Comfort with Money

by Rodney Gibson Financial Advisor

I am a sole practitioner with 40 years experience in finance, taxation, law, business and accounting. I am currently associated with SALA Financial Services. I provide the following:

  • Estate Planning, including wills and powers of attorney (EPOAs)

  • Estate Management

  • Taxation advice

  • Investment advice, including superannuation

  • Business structure advice


My aim is to assist you to live within your means and achieve all your financial goals.

Our Recent Posts



Dollar Cost Averaging

If you are a disciplined investor you will recognize that it is IMPOSSIBLE to buy nothing but bargains every time you enter the market. It is equally impossible to buy at the bottom of the market and sell at the peak of the market for a particular share unless you are especially lucky, and if you are I will guarantee that you cannot keep on repeating that experience. If Grandma has left you $10,000 in her will and you sensibly decide to invest it in the share market (remembering, I trust, that there is no such thing as a short-term investment) you will probably decide that the best thing to do is wait for the market to drop so that your investment will be made with bargains only. Good Luck!


Risk…the possibility that something bad will happen. To my great chagrin the financial services industry, or at least those who are not prepared to do much thinking on the subject, have no clear concept of what is “risk” and what are its degrees. If you walk across a railroad track there is a risk that the train will run over you and you will be dead. If you walk across a rail crossing and the train is coming in your direction at 80 kilometres an hour and you stay on the track in front of the train there is no “risk” that you will be killed, there is a “certainty”. Risk then includes the possibility that something bad will happen which clearly includes some possibility that nothing bad will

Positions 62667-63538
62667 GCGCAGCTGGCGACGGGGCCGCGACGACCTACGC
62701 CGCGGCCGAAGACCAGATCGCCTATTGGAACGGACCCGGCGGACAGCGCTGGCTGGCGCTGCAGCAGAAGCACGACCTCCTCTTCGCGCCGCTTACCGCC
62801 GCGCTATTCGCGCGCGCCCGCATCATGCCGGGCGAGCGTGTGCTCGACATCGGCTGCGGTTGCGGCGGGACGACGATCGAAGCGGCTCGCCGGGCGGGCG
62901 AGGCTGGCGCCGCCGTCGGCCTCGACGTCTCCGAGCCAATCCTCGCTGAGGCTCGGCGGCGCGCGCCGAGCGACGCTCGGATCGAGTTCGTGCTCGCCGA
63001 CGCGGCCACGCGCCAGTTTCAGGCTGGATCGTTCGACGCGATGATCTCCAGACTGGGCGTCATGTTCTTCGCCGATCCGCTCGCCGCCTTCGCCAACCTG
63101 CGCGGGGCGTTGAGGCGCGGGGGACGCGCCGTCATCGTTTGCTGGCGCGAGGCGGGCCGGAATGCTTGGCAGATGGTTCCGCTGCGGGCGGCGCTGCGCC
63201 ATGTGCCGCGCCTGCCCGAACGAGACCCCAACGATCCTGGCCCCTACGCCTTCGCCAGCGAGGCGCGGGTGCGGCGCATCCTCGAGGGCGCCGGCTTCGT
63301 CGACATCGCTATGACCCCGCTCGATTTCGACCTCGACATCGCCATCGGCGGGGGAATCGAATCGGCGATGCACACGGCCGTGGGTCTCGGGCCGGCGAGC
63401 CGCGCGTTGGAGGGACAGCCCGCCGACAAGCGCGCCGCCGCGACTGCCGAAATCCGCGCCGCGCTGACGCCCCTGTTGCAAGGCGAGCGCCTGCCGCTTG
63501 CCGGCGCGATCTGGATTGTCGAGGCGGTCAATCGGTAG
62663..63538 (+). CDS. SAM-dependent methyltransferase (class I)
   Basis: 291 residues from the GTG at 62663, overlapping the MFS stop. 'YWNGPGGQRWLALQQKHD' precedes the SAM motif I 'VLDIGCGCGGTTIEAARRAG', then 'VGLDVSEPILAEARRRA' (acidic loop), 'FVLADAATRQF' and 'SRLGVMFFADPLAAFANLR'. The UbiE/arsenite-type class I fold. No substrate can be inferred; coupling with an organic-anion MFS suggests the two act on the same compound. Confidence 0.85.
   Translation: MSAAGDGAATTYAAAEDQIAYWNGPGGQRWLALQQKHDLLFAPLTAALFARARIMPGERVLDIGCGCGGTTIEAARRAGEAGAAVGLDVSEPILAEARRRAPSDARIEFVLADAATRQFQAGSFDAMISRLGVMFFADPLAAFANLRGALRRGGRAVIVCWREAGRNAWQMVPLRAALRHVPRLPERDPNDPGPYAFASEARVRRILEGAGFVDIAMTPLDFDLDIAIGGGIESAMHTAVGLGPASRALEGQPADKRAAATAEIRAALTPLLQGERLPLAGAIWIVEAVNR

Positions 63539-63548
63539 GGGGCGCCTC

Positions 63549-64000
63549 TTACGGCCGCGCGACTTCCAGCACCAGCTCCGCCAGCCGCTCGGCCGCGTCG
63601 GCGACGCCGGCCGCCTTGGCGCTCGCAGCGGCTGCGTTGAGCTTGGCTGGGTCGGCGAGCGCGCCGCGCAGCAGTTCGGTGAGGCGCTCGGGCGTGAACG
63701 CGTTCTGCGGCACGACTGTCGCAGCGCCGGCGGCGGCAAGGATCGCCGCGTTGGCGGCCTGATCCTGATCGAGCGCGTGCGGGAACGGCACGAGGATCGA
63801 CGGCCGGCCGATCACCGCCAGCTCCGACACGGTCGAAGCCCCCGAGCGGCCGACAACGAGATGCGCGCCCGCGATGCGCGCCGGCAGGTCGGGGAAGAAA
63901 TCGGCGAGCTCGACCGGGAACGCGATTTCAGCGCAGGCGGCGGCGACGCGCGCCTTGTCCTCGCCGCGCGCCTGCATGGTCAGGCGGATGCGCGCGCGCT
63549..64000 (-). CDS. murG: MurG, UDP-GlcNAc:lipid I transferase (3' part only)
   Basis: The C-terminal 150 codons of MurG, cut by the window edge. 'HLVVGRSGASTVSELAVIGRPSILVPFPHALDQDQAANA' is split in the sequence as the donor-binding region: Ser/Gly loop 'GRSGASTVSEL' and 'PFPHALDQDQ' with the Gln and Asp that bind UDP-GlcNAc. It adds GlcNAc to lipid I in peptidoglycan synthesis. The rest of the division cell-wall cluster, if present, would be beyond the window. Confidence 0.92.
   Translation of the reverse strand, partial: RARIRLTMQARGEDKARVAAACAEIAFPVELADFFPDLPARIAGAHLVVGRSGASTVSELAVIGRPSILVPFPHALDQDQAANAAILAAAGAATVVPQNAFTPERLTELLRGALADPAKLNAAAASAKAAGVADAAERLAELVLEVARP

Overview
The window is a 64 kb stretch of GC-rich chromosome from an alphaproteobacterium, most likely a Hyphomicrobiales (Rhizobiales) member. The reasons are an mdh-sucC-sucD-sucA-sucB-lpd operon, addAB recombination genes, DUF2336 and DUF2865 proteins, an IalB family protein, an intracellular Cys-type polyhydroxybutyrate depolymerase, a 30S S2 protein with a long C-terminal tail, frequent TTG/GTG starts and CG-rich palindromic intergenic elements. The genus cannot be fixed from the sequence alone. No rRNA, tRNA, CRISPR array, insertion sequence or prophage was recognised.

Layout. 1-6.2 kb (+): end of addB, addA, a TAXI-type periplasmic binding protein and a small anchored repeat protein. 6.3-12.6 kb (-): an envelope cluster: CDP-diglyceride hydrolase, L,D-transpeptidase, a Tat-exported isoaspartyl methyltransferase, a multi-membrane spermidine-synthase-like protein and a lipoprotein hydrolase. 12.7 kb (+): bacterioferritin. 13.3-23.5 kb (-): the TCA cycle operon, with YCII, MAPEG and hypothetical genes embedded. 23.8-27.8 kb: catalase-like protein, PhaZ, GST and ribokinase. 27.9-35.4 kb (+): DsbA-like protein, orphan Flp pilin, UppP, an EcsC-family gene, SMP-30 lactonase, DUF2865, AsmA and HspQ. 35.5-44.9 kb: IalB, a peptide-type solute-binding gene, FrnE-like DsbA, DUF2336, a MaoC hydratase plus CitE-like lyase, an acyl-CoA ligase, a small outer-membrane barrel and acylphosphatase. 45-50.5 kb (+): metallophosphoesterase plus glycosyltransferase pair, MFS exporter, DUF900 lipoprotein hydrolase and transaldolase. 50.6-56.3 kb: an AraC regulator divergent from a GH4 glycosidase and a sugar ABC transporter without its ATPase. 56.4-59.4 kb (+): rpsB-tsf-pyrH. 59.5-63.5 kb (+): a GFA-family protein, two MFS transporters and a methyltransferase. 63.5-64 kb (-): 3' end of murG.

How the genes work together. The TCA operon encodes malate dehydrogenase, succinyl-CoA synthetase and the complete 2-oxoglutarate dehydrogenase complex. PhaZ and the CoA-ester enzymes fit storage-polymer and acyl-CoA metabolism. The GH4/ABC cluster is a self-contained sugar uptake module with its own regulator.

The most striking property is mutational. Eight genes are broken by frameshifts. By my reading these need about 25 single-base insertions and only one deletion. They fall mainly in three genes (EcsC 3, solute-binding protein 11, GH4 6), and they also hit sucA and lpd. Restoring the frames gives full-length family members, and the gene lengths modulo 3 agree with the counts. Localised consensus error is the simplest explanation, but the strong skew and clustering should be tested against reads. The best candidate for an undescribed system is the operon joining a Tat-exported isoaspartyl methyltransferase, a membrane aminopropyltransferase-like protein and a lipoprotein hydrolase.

Can I Afford It?

Two middle aged gentlemen with whom I was acquainted had remarkably different tastes, especially about what they spent their considerable wealth on. One loved driving relatively new luxury European cars and had his annual holiday in the “family” home, which his father had built at Tin Can Bay when all his kids, including my acquaintance, were pre teens. The other spent his money either on stateroom cruises in exotic parts of the world or brief exotic holidays in places where $500 a night for hotel accommodation was regarded as being on the low side. He drove a 12 year old Holden that he had bought second hand. Every time they met up they would discuss their most recent car purchase or their

Opportunity Cost

How you spend your money, your discretionary money that is, is a matter of your personal choice but as long as it is YOUR choice then no one should criticise what you spend it on. Having chosen to spend it, that money has gone. You have therefore lost the OPPORTUNITY to do something else with that money. When you can identify chunks of money that you have spent and calculate what income you could be making by investing that money in something else that would earn you “x” dollars, the “x” dollars you do not have is the opportunity cost of what you spent your money on….honeymoon, deluxe wedding celebration, house, Lamborghini, European holiday, rental property, cellar filled with wine, Melbou